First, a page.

The following conversation ensued:
Rescued to rescuer: “Thank F… you are here.”
Rescuer to Rescued: “What the hell are you doing down here?”
A stupid question to which there was, and probably never will be, an answer.

During the several hours that it took to revive the rescued men in the medicine chest at the Inch., Glenbain Hole underwent dramatic changes.  Roof falls altered the entrance. The swollen stream nearly cut off the trapped men. The depth went down to 600 feet, the length to 1,000 feet and more. So beware cavers. If Glenbain Hole can change so dramatically in a few hours, imagine what we have done to it since!

The above entry is an extract from the Grampian Speleological Group Bulletin, 2nd Series Vol.2 No.3, (1978) and is re-produced here with their kind permission. Many thanks to Alan (Goon) Jeffreys.


Saturday 28th September

Cow Pot, Casterton Fell, Yorkshire Dales.

Grid Reference SD 6643 8085

Cave Rescue Organisation (CRO) incident No. 670

Dave Brooks (Age ?) Nottingham?

Fall (50ft)
Slipped and fell whilst negotiating the top part of the entrance pitch. The pitch is in the open, luckily an accumulation of debris softened the fall, but he did bounce according to the man waiting to climb (John Addison). Removed to Lancaster Hospital. retired from caving shortly afterwards.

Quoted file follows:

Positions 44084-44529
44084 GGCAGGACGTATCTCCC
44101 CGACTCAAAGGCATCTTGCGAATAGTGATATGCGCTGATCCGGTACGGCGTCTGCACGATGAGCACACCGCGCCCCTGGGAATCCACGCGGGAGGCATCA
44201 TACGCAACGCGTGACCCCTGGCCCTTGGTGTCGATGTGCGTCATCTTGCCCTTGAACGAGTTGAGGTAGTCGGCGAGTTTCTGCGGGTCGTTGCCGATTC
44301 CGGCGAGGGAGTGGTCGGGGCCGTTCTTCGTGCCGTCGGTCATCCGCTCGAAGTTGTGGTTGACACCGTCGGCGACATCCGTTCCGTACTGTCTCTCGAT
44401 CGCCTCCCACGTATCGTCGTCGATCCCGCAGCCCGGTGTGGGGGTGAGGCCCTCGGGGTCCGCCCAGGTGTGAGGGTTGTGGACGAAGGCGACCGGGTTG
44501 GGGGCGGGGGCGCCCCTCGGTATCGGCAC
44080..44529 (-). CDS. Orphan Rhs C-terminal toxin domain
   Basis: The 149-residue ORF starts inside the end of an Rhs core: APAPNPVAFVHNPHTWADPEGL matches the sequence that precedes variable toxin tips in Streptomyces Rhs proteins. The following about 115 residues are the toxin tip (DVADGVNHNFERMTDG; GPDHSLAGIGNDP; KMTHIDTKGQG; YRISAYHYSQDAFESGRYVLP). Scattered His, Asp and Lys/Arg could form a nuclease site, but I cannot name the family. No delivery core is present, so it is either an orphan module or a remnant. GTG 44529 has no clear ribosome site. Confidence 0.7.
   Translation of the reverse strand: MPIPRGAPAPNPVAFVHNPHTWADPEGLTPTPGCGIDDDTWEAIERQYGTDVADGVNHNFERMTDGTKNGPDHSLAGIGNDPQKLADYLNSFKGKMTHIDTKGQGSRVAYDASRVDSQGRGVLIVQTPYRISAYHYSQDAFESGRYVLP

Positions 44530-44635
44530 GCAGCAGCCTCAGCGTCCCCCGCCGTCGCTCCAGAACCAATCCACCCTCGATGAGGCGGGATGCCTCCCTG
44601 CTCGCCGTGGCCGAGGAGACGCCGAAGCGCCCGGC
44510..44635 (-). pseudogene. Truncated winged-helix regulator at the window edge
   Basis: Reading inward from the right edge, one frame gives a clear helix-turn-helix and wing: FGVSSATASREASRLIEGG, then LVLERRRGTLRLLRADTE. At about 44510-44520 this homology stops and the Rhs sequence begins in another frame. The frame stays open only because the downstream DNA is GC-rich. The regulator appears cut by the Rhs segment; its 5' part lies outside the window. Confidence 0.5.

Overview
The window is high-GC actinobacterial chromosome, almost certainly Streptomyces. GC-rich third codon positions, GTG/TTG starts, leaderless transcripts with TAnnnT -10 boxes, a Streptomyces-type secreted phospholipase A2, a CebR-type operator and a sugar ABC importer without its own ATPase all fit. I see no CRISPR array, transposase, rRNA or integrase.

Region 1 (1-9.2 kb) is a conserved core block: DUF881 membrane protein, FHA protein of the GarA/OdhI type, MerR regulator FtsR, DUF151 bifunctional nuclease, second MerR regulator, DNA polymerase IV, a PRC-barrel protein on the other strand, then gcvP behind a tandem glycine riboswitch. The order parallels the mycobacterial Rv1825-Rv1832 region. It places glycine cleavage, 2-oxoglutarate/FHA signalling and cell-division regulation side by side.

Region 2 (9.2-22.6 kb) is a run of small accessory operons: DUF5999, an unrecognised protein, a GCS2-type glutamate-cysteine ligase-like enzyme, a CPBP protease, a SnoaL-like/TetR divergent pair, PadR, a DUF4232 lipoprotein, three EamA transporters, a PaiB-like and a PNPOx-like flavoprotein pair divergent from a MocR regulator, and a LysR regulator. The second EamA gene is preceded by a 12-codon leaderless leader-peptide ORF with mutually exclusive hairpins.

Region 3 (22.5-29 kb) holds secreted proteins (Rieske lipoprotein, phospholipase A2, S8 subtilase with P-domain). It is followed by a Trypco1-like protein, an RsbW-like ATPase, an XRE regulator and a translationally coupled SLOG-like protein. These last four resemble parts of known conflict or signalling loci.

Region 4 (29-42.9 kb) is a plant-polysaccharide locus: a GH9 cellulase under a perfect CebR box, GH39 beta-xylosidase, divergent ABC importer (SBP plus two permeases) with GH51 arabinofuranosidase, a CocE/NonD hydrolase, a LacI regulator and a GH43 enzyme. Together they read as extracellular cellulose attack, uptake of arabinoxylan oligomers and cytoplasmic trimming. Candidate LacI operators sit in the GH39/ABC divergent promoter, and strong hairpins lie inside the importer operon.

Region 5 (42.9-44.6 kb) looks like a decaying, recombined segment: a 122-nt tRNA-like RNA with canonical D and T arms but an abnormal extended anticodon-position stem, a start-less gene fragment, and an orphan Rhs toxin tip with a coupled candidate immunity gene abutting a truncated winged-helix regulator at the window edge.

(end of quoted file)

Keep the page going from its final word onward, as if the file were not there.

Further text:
Saturday 27th October

Heron Pot, Yorkshire Dales

Grid Reference SD 7144 7876
Cave Rescue Organisation (CRO) incident No. 868

John Hayes (Age circa 36) Nottingham.

Fall (30ft)
Got into difficulty on second pitch. Assistance given by other cavers but CRO required to remove casualty. Taken out via bedding plane streamway after some enlargement. Suffered bruised ribs but released from hospital in time to enjoy evening drinking session.

From The Pegasus Caving Club Logs

Phil, John Hayes
This turned out to be a memorable trip for the wrong reasons. John fell about 30' after getting into difficulty climbing up the second pitch. Assistance was given by nearby cavers but it proved necessary to call out the CRO. The 'cave doctor' confirmed John had rib injuries and a stretcher was sent in. Sadly the bottom entrance was too tight for an injured man and a hammer and chisel was called for. John was brought out about 4 hours after falling and everybody was very pleased. X rays showed bad bruising only and we made it back to Ingleton before last orders, all thanks to CRO. For future reference the tricky bottom entrance is no longer tricky. Also would anybody finding a pair of glasses at the bottom of the second pitch please return to John!


Saturday 11th February

Out Sleets Beck, Yorkshire Dales.